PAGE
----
SNP ‘not planning’ 2nd indyref after Brexit

Picture: TSPL

Picture: TSPL

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The SNP Government is not planning a second referendum on Scottish independence in the event of Brexit because “they don’t think they can win”, one of the country’s leading business figures claimed yesterday.

David Watt, head of the Institute of Directors in Scotland, told industry leaders yesterday that a number of “senior” figures have indicated that a quickfire second referendum is not on the cards at the moment.

It came as a second leading SNP politician inside a week played down the prospect of another vote on the constitution because the Yes camp may lose.

First Minister Nicola Sturgeon has made it clear that if the UK votes to leave the EU while Scotland votes to Remain - as the latest polls indicate is increasingly likely - it would represent a “material change” which could trigger a second Scots vote on leaving the UK.

But Scots are still likely to vote to remain in the UK, according to all the most up to date polls.

And Mr Watt told a business breakfast meeting at the IoD’s new Scottish base in Edinburgh’s Charlotte Square base, just four doors along from Nicola Sturgeon’s official Bute House residence, that ministers have cooled on the prospect of a speedy independence vote after Brexit.

He said; “A number of fairly senior people in a variety of sectors have said to me that contrary to the common belief, along at Bute House they’re not really planning for a referendum because they don’t actually think they could win it right now.”

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The IoD regional director even joked that SNP ministers “must be panicking” that the EU vote goes the way of a Leave to bring about such a dilemma.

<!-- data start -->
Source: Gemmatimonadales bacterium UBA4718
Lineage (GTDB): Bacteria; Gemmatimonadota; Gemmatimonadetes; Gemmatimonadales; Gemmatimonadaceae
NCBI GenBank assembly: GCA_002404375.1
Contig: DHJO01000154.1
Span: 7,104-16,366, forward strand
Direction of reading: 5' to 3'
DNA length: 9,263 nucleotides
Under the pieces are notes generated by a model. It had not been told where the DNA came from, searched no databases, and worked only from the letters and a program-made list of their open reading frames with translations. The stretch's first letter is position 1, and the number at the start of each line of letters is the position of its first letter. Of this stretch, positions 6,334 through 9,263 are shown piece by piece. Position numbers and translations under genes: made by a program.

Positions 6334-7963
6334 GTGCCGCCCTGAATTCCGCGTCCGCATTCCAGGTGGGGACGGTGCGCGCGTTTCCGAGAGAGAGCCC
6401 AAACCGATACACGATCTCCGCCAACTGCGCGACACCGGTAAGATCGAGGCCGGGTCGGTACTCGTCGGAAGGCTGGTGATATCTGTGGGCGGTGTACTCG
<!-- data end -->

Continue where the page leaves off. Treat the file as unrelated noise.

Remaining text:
The SNP manifesto said Holyrood should “have the right” to hold a second referendum if there were “clear and sustained evidence” that most Scots wanted one or if there were a material change in circumstances compared to 2014.

But the Edinburgh South West MP Joanna Cherry also yesterday played down the prospect of a second independence referendum in the immediate aftermath of Brexit, even though this was likely to see support for leaving the UK rise.

She said: “We’re not going to hold another referendum until we think we’ve got a very good chance of winning it. So we want to watch public opinion to see which way public opinion is going.

She added: “If we lose a second referendum, that’s the issue off the agenda for a good while, as we’ve seen in Quebec.

We didn’t convince everyone last time, so we can’t just hold another referendum and assume that we’re going to win it. A minority of people might want us to do that.

“We’re not going to hold another referendum until a majority of people want us to do that. That’s respect for democracy, and it’s also tactical self-interest.”

A recent poll showed a majority of people – 48 per cent to 44 per cent – said they did not want a second independence referendum if Scotland was taken out of Europe against its will. Ms Sturgeon has said there would have to be clear support among a majority of Scots in a series of polls over a number of months for her to contemplate calling for a second poll.

But she did say during the referendum campaign that she expected to hold a second referendum during her premiership.

The SNP’s transport minister Humza Yousaf, who is heading up the party’s Remain campaign, also urged caution last week over the prospect of a second quickfire referendum after Brexit, insisting this would bring “difficulties” for the independence argument.

He insisted yesterday that the EU referendum is of “real importance” to Scotland.

Mr Yousaf said; “The fact is that Scotland benefits enormously from our place in Europe –the EU guarantees important social protections such as employment rights and parental leave, membership of the world’s largest single market helps to create jobs and investment in Scotland and the freedom of movement enables Scots to travel, work and study across the EU and allows skilled EU migrants to work in our NHS and other vital sectors.”

{http://www.scotsman.com/news/politics/why-are-some-areas-of-scotland-so-pro-european-union-1-4131249Why are some areas of Scotland so pro-European Union?}

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